Published online by Cambridge University Press: 05 April 2022
In this chapter we position ourselves at the intersection of current socio-economic and epidemiological trends with population ageing but also at the interface of care and the family. Care here refers to a wide continuum of exchanges by individuals to one another, both tangible and intangible (see Kahn and Antonucci, 1980). The capacity of family networks to care for both older as well as younger dependants is severely limited by socio-economic factors but also by the impact of pandemics such as HIV/AIDS. This is specifically the case, for example, in Sub-Saharan Africa (SSA), where caregiving is negotiated within constrained societal development with family poverty a common phenomenon, which is further exacerbated by the AIDS pandemic in particular. HIV/AIDS-infected people in South Africa number around 6 million with an estimated 1.2 million children orphaned by AIDS. Approximately 60 per cent of these orphans live in grandparent-headed multi-generational families with particularly grandmothers acting as surrogate parents. These grandmothers often also simultaneously care for HIV-positive adult and/or unemployed children. Some academic, policy and programmatic concern, particularly in the context of HIV/AIDS, has focused on the economic and social costs of care provided by older to younger generations, but the attention focused on the other part of the configuration – the question of care for older persons – is negligible. The following questions call for answers: Who will care for these older carers when they are in need of social and health care? How will the experiential aspects of the current intergenerational support and the understanding of such support norms relate to future expectations of generational support for older generations?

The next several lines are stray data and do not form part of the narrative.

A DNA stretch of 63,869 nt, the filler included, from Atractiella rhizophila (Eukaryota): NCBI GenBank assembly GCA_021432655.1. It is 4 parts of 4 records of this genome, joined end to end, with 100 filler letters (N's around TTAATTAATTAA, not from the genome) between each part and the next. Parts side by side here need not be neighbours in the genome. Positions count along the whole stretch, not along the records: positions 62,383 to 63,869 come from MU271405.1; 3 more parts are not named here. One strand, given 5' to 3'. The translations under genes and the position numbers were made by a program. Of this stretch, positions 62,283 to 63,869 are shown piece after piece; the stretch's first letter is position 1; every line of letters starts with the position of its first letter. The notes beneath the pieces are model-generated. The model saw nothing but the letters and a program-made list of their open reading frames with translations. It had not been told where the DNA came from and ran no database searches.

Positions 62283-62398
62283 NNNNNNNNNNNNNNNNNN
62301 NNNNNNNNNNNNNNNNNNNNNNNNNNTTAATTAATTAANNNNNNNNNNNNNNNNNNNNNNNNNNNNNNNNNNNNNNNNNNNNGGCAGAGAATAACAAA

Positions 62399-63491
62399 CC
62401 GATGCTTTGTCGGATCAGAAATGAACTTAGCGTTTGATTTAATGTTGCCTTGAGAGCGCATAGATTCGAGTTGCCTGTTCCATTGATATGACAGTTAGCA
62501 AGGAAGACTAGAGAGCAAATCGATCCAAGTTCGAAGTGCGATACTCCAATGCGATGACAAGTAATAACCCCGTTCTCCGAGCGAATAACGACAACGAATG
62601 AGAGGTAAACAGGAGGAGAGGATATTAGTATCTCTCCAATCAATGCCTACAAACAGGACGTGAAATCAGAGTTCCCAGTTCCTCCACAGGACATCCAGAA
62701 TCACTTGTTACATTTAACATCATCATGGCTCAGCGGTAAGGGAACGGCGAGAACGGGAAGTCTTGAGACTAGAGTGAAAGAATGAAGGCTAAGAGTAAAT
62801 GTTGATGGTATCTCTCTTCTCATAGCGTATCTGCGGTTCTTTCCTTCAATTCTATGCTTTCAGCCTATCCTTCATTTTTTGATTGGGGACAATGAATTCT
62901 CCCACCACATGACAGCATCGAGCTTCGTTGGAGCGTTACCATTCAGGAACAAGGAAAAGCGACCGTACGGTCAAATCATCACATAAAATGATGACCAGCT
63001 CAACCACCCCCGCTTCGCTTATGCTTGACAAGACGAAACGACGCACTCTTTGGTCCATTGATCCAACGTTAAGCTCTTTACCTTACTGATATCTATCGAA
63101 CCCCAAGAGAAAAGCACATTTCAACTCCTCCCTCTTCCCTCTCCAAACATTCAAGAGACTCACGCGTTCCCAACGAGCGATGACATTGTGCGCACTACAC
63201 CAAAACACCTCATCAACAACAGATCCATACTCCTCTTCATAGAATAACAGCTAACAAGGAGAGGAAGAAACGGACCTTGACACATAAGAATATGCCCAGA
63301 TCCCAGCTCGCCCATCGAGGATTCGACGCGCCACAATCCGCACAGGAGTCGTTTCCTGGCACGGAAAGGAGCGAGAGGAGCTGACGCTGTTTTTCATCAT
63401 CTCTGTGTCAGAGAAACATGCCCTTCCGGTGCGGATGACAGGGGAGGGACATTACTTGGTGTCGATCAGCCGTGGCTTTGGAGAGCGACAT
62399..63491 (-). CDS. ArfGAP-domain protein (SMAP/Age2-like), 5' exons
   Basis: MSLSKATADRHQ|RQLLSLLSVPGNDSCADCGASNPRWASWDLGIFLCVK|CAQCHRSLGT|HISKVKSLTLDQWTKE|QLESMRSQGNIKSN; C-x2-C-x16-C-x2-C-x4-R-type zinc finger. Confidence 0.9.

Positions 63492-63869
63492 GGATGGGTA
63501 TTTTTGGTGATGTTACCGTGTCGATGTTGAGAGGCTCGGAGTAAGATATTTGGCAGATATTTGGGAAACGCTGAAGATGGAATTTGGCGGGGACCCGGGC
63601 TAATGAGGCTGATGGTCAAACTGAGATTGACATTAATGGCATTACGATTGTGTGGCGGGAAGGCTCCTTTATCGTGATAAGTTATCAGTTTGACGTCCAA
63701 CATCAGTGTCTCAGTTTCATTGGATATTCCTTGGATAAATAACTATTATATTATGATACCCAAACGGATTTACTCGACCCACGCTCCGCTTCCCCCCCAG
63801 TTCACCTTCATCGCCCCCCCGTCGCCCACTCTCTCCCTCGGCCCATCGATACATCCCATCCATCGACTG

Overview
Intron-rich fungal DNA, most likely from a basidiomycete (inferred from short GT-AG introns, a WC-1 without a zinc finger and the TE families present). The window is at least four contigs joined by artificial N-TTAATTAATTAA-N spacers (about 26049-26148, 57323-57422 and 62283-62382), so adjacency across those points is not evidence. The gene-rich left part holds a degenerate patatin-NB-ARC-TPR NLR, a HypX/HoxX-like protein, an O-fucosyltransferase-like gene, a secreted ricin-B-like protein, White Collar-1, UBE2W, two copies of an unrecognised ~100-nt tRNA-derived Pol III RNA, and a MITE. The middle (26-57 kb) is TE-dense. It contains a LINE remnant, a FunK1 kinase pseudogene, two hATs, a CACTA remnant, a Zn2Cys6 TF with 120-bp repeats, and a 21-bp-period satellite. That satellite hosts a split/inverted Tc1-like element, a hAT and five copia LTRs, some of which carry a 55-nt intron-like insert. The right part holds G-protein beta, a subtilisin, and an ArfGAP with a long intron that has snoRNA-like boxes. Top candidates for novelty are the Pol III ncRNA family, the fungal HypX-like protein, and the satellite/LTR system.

Through a generational sequential2 analysis based on 58 narratives from 20 Nguni-speaking multi-generational networks conducted over the period of two years in the city of Emalahleni, Mpumalanga (South Africa), this chapter sets out to explore expectations for the future care of older people where there is currently mainly downward support by older generations for younger generations. It further endeavours to establish how these expectations impact on intergenerational dynamics. The up to five generations interviewed are broadly located in roughly three historically distinctive periods ranging from the so-called ‘disempowered’ Apartheid older/oldest generations (G1/G2) through the ‘struggle’ generations (G2/G3 – middle generations) to the youngest generations – the grandchildren (G3) and great-grandchildren (G4/G5) from the post-Apartheid era.